“People who need people are the luckiest people in the world.” ~ Bette Midler
Yesterday was an unusually clear, bright sunny day here in the Pacific Northwest. The temps reached almost 50F.
After an incredibly long, rainy, windy, and exhausting week, I promised myself to do less, putter more and to rest this weekend. This translated into raking leaves, then stringing some early holiday lights on the front bushes.
What I didn’t expect was a few neighbors to come over and chat from an exceptionally safe distance.
It was delightful to laugh, share and listen to each other as we described our personal at-home-craziness and how we were coping.
We joked about how many people were decorating early for the upcoming holidays.
I added, “this is the first year I’ve ever put lights up so soon and yet I really needed to get outside and do something special.”
Neighbor A: “Everything is different but one thing I’ve been doing is treating myself to a weekly latte.” She shared as if confessing. “Sometimes the drive thru takes forever, but I need to get out of the house!”
Neighbor B: “I’ve finally had time to catch-up on movies and read more books, but I also love working from home. It’s easier than dealing with traffic.”
We kept volleying our comments back and forth, nodding and understanding each other.
There’s a side of me that loves to be creative. Let’s call her Ms. Creative. She’s passionate about writing, poetry, and music. A passion that dips, slips, and feels into the smallest canary-lined tunnels seeking creative air to breathe.
On the other hand, there’s a side of me that’s extremely practical. Let’s call her the obvious. Ms. Practical.
She has a clipboard (old school) with a schedule and lists. There’s a list for work, home, groceries and even a writing list of ideas that she somehow starts, then stops, and pushes those ideas aside.
When Ms. Creative and Ms. Practical meet up, it’s not always pretty. Ms. Creative is flowy. However, Ms. Practical must have order. The only flow, for Ms. Practical, is in her Excel charts.
“Pies are not for eating but for graphing!”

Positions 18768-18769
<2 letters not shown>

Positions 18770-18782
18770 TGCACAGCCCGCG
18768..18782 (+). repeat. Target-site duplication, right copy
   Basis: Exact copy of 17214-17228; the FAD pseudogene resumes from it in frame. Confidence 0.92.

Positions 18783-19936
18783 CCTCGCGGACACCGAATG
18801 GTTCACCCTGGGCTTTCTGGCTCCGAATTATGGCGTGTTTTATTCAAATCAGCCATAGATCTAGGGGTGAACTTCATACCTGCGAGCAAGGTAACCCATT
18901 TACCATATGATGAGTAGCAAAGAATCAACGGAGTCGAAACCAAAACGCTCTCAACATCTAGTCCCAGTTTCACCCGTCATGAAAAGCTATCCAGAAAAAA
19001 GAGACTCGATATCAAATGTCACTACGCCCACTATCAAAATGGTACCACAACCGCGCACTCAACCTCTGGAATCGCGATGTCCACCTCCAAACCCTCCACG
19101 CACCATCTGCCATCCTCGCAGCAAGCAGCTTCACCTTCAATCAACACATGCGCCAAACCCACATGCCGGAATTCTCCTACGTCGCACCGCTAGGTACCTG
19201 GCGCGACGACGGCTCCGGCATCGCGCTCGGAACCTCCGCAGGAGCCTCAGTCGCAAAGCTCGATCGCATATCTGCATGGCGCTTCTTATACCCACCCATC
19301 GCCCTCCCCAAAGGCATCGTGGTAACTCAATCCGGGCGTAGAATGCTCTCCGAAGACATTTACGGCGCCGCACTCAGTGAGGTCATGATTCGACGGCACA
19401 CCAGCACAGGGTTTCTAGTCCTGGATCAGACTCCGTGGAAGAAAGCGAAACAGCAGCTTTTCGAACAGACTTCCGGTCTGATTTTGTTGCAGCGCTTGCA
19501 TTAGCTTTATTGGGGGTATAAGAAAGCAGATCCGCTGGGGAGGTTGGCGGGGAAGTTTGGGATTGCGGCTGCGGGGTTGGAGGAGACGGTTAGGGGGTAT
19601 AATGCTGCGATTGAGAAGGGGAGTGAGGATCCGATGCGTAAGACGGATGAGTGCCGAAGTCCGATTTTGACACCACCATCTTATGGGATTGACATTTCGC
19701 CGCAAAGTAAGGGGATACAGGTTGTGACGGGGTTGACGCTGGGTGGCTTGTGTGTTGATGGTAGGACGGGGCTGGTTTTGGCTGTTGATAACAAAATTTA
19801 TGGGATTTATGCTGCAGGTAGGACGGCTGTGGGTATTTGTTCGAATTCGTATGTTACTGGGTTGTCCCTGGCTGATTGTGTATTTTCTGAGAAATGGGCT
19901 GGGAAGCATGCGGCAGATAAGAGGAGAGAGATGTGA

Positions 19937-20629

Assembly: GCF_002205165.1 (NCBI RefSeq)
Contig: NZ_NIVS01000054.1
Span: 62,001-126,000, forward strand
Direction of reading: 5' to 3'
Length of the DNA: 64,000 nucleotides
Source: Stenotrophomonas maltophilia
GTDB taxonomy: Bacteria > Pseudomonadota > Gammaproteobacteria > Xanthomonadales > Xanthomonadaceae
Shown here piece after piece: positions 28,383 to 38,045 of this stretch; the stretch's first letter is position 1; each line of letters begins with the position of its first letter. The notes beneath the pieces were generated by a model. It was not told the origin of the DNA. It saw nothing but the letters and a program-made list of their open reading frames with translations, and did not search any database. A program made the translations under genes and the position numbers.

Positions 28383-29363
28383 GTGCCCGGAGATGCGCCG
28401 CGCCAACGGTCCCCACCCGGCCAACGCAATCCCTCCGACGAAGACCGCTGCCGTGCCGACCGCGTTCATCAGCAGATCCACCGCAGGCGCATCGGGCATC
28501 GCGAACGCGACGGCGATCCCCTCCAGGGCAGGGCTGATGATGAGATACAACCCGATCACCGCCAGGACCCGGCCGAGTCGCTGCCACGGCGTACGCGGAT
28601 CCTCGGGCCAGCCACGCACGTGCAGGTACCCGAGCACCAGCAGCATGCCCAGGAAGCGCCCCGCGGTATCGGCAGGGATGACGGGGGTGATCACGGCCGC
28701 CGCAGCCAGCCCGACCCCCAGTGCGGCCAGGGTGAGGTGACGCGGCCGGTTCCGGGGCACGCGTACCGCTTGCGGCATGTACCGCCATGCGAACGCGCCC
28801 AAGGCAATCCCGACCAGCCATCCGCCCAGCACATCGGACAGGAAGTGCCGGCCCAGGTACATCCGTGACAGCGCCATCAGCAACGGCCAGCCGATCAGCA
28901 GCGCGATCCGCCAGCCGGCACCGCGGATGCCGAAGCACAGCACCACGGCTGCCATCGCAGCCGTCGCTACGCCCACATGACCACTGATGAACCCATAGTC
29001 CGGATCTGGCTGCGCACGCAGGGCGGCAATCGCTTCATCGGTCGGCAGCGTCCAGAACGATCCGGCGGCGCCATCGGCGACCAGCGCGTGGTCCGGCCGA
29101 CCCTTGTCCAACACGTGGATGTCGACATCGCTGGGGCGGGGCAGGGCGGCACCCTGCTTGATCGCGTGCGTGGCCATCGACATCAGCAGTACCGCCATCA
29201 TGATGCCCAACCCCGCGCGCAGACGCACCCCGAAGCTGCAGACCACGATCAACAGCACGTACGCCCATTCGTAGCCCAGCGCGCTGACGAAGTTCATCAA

Ms. Practical is also demanding.
“Ms. Creativity, what is your end point?”
Last weekend I was going through a particularly rough patch about love and relationships. I was asking myself, when will I be with someone special and have a deep, intimate relationship?
That’s when I noticed a small book tucked on a shelf titled “How to Love” by the Zen Master Thich Nhat Hanh.
The first passage I read was off the charts spine tingly.
"Everyone of us is seeking emotional intimacy. We want to have real communication, mutual understanding, and communion. We want to be in harmony with someone."
Don’t you just love when the universe gives a supportive message?
It’s like a little high five from the universe. Yo! I’ve got your back. Here, read this. It’ll help.
The synchronicity was bittersweet.
How do we regroup psychologically and emotionally during political times where the chaos feels endless? For example, after watching the first US presidential debate, I was emotionally triggered and exhausted.
Our daily news is full, real, and intense.
Here are some strategies to help you regroup. Tryout a few and adjust these suggestions to fit your needs.
Ultimately, taking care of yourself is extremely important.
“Caring for myself is not self-indulgence, it is self-preservation, and that is an act of political warfare.” ― Audre Lorde
#1. Acknowledge you have been triggered. Don’t let anyone tell you what you are feeling is wrong, silly, childish and to ‘get over it.’ Quick fixes and denial of your emotions are shaming.
The other evening, I was washing the dinner dishes and I glanced outside. What caught my eye was the colors of the sky when this ditty of inspiration came through.
“The clouds are ancient this evening. Alabaster and pink on a slate-gray sky. They stopped to say, hello. Are you okay? Close your eyes. Let’s stay here for a few and hold onto a piece of quiet. Just you and me and the earth, soaking up needed soul rays so you can stay close with the heartbeat of love and truth.”
Some of my best thought streams, come in when I’m doing the everyday stuff.
It’s a wide-open zone of receiving limitless ideas, without walls and rules and it flows freely.
Some of those ideas work and others don’t. Some pieces feel too way-out-there but some are exquisitely juicy. So much so, that I get goose bumps.
Sometimes, I’ll know exactly what I want to write and other days I struggle. Ideas aren’t always neat little entities.
Carolyn Riker is a Licensed Mental Health Counselor (LMHC) in private practice. She is also an author of three books. Her most recent book is "My Dear, Love Hasn't Forgotten You."
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